Decreased lipoprotein clearance is responsible for increased cholesterol in LDL
receptor knockout mice with streptozotocin-induced diabetes.
Authors Goldberg IJ, Hu Y, Noh HL, Wei J, Huggins LA, Rackmill MG, Hamai H, Reid BN,
Blaner WS, Huang LS
Submitted By Ira Goldberg on 2/8/2009
Status Published
Journal Diabetes
Year 2008
Date Published 6/1/2008
Volume : Pages 57(6) : 1674 - 1682
PubMed Reference 18346984
Abstract OBJECTIVE: Patients with diabetes often have dyslipidemia and increased
postprandial lipidmia. Induction of diabetes in LDL receptor (Ldlr(-/-))
knockout mice also leads to marked dyslipidemia. The reasons for this are
unclear. RESEARCH DESIGN AND METHODS: We placed Ldlr(-/-) and heterozygous LDL
receptor knockout (Ldlr(+/-)) mice on a high-cholesterol (0.15%) diet, induced
diabetes with streptozotocin (STZ), and assessed reasons for differences in
plasma cholesterol. RESULTS: STZ-induced diabetic Ldlr(-/-) mice had plasma
cholesterol levels more than double those of nondiabetic controls.
Fast-performance liquid chromatography and ultracentrifugation showed an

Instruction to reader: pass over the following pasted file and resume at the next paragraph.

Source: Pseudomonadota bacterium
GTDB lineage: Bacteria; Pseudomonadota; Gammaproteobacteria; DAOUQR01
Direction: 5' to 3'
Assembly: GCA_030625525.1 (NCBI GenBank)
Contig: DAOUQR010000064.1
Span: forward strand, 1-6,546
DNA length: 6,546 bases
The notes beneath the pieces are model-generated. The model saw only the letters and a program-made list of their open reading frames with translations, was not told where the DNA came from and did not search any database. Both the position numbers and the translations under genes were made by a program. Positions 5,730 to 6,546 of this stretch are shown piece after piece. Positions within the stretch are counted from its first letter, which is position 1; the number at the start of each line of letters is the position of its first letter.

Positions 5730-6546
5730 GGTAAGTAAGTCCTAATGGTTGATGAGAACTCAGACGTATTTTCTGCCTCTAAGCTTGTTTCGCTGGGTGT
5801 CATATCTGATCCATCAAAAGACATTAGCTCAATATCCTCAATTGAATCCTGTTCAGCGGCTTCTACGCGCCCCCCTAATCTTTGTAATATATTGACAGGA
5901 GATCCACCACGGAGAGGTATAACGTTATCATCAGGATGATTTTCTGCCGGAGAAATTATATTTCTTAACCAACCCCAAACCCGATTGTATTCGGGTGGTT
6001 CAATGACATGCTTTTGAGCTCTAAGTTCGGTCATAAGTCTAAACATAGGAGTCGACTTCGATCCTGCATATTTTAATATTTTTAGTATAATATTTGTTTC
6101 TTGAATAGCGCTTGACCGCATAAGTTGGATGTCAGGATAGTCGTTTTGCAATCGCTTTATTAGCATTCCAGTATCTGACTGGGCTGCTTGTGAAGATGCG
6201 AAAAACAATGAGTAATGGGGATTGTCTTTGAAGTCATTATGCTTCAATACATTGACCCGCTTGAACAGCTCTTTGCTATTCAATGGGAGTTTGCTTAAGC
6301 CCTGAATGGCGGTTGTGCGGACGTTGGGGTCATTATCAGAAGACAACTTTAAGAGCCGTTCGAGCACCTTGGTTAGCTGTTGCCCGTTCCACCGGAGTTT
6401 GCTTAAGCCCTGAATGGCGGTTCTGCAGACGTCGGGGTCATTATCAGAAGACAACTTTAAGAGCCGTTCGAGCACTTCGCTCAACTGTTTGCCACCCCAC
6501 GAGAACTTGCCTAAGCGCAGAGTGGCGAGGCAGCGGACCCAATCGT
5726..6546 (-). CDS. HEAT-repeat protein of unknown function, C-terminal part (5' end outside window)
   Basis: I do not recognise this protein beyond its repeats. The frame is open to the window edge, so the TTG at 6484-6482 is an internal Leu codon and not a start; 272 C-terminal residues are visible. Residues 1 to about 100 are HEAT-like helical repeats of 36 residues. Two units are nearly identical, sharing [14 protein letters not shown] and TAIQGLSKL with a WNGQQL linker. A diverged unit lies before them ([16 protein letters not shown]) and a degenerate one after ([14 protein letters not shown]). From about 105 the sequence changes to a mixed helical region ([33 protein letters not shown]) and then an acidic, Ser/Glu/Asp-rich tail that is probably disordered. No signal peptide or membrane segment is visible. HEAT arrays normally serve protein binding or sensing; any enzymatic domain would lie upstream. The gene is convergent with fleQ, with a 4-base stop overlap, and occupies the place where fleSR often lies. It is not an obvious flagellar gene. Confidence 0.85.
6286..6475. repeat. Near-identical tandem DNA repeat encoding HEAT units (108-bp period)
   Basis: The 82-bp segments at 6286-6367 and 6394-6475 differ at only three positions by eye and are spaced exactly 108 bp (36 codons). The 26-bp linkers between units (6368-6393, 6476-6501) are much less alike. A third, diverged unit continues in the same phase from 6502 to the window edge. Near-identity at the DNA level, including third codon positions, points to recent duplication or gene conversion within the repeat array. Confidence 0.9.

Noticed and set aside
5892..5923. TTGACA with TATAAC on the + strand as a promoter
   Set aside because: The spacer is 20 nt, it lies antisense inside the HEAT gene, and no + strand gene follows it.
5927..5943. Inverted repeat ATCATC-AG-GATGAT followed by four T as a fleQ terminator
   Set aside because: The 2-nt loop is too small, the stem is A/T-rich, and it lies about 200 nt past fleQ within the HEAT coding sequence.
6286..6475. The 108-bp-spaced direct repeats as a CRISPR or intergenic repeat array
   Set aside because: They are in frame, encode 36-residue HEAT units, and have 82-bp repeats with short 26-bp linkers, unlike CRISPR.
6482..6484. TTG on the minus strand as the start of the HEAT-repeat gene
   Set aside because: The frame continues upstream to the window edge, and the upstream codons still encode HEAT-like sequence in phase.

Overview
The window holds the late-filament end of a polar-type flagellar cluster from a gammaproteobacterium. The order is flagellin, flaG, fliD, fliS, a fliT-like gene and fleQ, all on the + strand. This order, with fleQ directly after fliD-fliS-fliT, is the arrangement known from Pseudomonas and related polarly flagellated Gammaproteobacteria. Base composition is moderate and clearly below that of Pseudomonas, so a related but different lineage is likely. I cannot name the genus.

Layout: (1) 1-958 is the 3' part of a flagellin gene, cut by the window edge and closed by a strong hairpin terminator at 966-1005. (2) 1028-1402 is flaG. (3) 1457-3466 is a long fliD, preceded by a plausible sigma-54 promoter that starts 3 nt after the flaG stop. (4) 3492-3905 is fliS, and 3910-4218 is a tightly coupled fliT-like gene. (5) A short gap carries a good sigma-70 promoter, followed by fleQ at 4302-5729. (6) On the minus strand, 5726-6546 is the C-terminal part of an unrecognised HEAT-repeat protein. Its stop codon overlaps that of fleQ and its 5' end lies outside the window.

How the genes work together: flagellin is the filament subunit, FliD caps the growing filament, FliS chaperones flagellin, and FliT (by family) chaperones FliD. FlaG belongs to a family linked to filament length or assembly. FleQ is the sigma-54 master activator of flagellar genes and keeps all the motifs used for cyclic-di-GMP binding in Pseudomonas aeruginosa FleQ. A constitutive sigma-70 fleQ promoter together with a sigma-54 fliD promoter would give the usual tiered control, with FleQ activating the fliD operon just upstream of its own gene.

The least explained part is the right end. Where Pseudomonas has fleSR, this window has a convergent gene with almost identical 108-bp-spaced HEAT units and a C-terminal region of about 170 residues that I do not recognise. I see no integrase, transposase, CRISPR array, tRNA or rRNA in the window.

increase in both VLDL and LDL. Plasma VLDL became more cholesterol enriched, and
both VLDL and LDL had a greater content of apolipoprotein (apo)E. In LDL the
ratio of apoB48 to apoB100 was increased. ApoB production, assessed using
[(35)S]methionine labeling in Triton WR1339-treated mice, was not increased in
fasting STZ-induced diabetic mice. Similarly, postprandial lipoprotein
production was not increased. Reduction of cholesterol in the diet to normalize
the amount of cholesterol intake by the control and STZ-induced diabetic animals
reduced plasma cholesterol levels in STZ-induced diabetic mice, but plasma
cholesterol was still markedly elevated compared with nondiabetic controls. LDL
from STZ-induced diabetic mice was cleared from the plasma and trapped more
rapidly by livers of control mice. STZ treatment reduced liver expression of the
proteoglycan sulfation enzyme, heparan sulfate
N-deacetylase/N-sulfotrasferase-1, an effect that was reproduced in cultured
hepatocytyes by a high glucose-containing medium. CONCLUSIONS: STZ-induced
diabetic, cholesterol-fed mice developed hyperlipidemia due to a non-LDL
receptor defect in clearance of circulating apoB-containing lipoproteins.

Investigators with authorship
Ira GoldbergNew York University School of Medicine


Apobapolipoprotein B
Ldlrlow density lipoprotein receptor